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Mary Cregg, J. Margaret Woodhouse, Valerie H. Pakeman, Kathryn J. Saunders, Helen L. Gunter, Margaret Parker, William I. Fraser, Prema Sastry; Accommodation and Refractive Error in Children with Down Syndrome: Cross-Sectional and Longitudinal Studies. Invest. Ophthalmol. Vis. Sci. 2001;42(1):55-63. doi: https://doi.org/.
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purpose. To examine the relationship between defective accommodation and refractive
errors in children with Down syndrome.
methods. Children with Down syndrome aged 4 to 85 months were seen at their
homes as part of an ongoing study of visual development. Seventy-five
children contributed cross-sectional data and 69 children longitudinal
data. Accommodation was measured using a modification of Nott dynamic
retinoscopy technique, and refractive error measurements were obtained
using Mohindra retinoscopy.
results. Accommodation was poor, regardless of the refractive error present. The
total accommodation produced by the children was related to the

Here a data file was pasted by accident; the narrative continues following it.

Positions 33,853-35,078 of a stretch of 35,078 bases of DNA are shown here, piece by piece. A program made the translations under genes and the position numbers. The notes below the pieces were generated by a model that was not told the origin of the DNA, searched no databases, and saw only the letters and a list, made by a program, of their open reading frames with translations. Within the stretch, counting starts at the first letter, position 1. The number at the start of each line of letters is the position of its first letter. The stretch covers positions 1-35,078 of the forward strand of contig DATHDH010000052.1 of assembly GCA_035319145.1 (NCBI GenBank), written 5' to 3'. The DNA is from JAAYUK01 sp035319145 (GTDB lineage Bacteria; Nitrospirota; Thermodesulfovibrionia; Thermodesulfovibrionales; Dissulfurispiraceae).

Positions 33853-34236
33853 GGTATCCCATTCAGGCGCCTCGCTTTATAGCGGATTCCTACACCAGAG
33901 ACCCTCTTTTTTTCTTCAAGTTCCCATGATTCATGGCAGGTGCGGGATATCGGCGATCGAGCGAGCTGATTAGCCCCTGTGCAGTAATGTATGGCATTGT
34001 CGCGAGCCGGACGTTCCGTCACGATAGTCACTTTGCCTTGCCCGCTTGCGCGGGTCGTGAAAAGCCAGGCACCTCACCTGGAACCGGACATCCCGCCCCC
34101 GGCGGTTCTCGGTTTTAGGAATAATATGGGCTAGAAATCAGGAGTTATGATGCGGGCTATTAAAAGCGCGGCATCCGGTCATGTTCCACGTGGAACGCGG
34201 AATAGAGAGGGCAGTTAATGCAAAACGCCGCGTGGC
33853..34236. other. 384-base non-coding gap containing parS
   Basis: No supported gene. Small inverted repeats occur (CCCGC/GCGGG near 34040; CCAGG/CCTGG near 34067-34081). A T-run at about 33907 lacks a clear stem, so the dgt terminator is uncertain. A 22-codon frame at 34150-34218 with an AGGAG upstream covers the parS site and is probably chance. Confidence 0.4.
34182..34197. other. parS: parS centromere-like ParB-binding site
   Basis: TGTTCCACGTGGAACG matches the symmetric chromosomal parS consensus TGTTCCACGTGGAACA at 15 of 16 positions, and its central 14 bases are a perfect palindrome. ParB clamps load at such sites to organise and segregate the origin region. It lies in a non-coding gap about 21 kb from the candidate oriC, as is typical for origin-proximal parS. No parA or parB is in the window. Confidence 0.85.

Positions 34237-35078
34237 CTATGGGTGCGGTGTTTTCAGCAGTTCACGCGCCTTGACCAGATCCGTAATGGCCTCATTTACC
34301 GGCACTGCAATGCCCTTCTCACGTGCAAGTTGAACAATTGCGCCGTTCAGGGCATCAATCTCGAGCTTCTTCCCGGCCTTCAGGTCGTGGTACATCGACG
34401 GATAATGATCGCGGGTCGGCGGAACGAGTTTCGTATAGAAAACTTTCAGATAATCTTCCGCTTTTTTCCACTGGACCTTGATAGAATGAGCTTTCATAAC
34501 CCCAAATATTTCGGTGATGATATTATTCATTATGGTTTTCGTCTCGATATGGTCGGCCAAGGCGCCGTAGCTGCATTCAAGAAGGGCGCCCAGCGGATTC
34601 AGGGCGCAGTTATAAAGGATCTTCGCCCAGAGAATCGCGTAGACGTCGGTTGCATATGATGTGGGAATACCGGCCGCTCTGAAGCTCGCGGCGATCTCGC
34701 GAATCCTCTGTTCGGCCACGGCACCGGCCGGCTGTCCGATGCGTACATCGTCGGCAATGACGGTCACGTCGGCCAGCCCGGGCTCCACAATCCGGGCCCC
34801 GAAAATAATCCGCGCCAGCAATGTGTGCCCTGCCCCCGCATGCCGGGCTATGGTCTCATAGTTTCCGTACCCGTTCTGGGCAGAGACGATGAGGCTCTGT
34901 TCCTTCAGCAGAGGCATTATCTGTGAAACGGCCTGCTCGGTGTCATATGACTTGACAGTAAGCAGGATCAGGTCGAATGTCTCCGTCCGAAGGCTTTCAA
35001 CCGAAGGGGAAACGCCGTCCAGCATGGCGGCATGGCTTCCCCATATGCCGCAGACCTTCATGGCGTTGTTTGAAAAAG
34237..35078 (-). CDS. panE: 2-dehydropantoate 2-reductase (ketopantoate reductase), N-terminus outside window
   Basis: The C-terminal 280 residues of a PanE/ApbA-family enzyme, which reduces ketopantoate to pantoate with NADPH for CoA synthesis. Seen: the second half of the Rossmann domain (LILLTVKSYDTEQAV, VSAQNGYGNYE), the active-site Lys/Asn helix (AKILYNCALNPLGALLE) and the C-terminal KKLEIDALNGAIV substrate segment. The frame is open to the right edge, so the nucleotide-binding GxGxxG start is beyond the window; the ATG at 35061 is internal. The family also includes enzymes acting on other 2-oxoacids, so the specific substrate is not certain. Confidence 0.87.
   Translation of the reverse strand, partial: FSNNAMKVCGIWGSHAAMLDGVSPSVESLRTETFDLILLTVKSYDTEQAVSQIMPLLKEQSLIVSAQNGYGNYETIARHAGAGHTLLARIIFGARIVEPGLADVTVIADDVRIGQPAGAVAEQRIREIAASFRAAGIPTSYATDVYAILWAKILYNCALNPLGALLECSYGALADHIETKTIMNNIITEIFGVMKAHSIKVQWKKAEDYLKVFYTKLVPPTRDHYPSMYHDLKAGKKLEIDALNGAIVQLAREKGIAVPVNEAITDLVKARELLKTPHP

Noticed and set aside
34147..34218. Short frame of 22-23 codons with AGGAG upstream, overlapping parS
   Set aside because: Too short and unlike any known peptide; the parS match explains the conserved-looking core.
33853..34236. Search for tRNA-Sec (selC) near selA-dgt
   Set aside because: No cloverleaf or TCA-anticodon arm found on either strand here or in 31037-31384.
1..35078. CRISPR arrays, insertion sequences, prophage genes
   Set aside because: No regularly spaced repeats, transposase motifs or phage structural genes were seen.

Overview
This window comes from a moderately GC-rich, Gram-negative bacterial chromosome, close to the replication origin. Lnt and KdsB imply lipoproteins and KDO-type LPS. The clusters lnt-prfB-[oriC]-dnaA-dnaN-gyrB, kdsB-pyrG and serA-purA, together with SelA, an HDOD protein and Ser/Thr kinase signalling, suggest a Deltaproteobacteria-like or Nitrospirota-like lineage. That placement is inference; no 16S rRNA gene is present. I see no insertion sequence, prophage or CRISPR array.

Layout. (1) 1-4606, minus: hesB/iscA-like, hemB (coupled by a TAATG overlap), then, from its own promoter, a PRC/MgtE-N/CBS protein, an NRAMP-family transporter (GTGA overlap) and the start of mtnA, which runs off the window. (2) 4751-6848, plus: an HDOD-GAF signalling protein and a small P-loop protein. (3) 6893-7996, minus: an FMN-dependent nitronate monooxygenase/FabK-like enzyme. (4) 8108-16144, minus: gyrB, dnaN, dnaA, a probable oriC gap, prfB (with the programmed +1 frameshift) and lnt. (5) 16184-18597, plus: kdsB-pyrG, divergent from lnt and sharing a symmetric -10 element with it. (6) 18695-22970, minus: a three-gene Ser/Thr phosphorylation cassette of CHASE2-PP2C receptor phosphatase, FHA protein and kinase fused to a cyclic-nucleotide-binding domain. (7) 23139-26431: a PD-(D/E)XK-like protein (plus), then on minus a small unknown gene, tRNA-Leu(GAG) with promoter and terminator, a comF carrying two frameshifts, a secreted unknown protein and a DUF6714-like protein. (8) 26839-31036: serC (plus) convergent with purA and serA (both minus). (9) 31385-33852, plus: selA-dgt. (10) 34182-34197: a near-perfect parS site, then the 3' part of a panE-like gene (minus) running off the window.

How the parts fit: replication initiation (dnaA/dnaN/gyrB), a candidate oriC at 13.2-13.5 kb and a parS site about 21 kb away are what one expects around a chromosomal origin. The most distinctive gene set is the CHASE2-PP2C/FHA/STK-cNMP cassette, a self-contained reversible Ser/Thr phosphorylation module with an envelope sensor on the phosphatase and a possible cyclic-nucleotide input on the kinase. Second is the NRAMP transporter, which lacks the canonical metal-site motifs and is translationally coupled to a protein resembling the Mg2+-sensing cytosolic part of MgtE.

refractive error at the time of the test, with the degree of
accommodation deficit increasing with the amount of positive refractive
error. The longitudinal results showed that although children with Down
syndrome did not accommodate accurately, the amount of accommodation
elicited did not reflect their maximum amplitude of accommodation. Each
child showed a consistent degree of underaccommodation for a given
stimulus. Spectacles to correct hypermetropia did not improve the
conclusions. In children with Down syndrome, underaccommodation is substantial, even
when there is no, or a fully corrected, refractive error. The
accommodation system of children with Down syndrome may have the
physical capacity to respond to a given stimulus, but the neural
control of the system has an anomalous set point. Spectacles do not
remedy the situation. This has important implications, especially for
children in a learning environment, because near vision is consistently
out of focus.
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